It is a wonderful term, one that beckons consumers: natural. However, under the Federal Food, Drug, and Cosmetic Act, as administered by the Food and Drug Administration (FDA), the word is meaningless. Despite hundreds of court rulings and recent interest by the federal bench, FDA has refused to define it, citing budget restrictions and higher priority projects.
Consequently, marketers of healthy-ingredients take full advantage of the health-halo effect. Consumers often perceive that food products with certain claims, such as "organic" and "natural," are healthier or safer for them. But it ain't necessarily so. All green vegetables contain natural amounts of arsenic. And, as Mark Friedman, MD FACEP FACP and Chief Medical Officer of the telehealth service First Stop Health, notes, even the bubonic plague was "all natural."
Two recent cases sum up the issue. Naked Juice, the darling of the all-natural movement, recently settled "false and misleading" litigation over the use of the word "natural" in their product labeling. While admitting no wrong, they removed the language. Cargill has agreed to settle a proposed class action lawsuit alleging it is misleading shoppers by marketing its Truvia consumer products (which contain stevia extract Reb-A and erythritol) as "natural." The plaintiffs complained the ingredient was "highly processed," not natural. Cargill said Truvia is made from "all natural ingredients" and meets all legal and regulatory requirements.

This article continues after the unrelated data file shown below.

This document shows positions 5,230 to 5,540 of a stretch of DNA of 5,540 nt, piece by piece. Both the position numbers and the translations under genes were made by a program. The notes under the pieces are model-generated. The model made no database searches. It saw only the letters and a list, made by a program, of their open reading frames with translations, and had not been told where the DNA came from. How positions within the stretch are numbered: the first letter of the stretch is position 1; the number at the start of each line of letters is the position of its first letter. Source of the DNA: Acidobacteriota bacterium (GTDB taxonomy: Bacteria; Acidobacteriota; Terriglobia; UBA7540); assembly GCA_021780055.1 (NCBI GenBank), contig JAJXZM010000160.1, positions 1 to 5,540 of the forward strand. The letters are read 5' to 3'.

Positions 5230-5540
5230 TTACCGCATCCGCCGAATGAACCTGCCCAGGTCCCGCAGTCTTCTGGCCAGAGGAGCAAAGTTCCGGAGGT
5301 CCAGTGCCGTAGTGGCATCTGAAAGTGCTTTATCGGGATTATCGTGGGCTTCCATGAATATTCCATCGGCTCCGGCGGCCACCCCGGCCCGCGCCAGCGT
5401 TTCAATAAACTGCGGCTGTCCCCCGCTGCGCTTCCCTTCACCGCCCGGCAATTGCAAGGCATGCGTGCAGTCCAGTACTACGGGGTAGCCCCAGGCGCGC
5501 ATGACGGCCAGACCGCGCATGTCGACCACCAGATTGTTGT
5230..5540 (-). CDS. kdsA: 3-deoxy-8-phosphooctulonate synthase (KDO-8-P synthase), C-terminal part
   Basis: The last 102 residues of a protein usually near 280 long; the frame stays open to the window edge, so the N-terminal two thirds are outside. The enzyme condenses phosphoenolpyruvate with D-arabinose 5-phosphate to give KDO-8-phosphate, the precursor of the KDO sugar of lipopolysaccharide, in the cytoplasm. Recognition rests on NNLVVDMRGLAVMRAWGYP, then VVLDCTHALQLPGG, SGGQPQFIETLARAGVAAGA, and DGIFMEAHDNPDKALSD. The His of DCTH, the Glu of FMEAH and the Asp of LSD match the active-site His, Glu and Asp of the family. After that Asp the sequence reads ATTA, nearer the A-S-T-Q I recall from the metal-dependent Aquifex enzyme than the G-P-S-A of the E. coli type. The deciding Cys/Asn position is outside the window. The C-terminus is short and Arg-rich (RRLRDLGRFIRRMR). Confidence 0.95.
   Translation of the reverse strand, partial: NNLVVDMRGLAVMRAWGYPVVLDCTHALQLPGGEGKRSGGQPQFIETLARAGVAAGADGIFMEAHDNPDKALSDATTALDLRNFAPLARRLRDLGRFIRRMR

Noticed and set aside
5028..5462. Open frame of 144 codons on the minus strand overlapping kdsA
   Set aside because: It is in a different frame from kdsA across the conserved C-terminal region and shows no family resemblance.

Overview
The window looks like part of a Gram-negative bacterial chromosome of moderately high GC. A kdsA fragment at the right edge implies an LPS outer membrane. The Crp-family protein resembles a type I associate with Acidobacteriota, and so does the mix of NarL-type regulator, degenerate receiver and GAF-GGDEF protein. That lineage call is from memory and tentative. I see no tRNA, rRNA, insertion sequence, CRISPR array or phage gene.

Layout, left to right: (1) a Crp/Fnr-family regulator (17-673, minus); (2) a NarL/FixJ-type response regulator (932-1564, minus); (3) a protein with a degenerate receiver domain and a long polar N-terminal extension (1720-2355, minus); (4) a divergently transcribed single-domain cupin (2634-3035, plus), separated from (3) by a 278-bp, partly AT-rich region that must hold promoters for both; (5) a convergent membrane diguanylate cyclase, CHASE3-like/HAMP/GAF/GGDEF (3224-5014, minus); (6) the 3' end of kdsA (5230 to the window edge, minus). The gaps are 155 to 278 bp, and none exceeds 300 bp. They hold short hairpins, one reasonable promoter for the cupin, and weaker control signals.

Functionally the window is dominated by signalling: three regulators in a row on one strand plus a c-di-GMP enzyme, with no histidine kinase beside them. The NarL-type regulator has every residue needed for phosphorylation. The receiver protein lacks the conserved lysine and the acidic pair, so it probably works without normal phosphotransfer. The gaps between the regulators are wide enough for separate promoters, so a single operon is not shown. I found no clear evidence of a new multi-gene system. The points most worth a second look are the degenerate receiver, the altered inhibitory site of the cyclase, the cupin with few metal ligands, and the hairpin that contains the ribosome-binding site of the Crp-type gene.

FDA's bizarre regulatory position is that the Agency has not "objected to the use of the term [natural] on food labels provided it is used in a manner that is truthful and not misleading and the product does not contain added color, artificial flavors or synthetic substances." This raises more questions than it answers.
What about yeast, made from fermentation "“ natural or not? What about starch, dextrose, from corn "“ natural or manmade? What about extracting corn syrup from, well, corn? Is Better4U pizza all natural because one variety offers pepperoni? Pepperoni is not a natural ingredient. It is manmade. What is stopping the marketing folks from making simply ridiculous claims such as "all natural" boneless chicken wings? I thought chicken wings had bones. And, what about the 800-pound guerilla question -- Genetically Modified Organisms that are identical to their "all natural" cousins in every way known to modern science? Today GMO foods make up 70 percent of what we eat.
High-end consumers with lots of disposable income are demanding "all natural products." The food industry, knowing FDA will not enforce its labeling policy, has run amok. In the end, the best advice is caveat emptor, let the buyer beware.
Jeff Nedelman has more than 30 years of experience in various industries, including a stint as a Chief of Staff to a U.S. Senator and chief lobbyist for the nation's largest food trade association. In all those years, Jeff has learned that the shortest distance between two political points is not a straight line.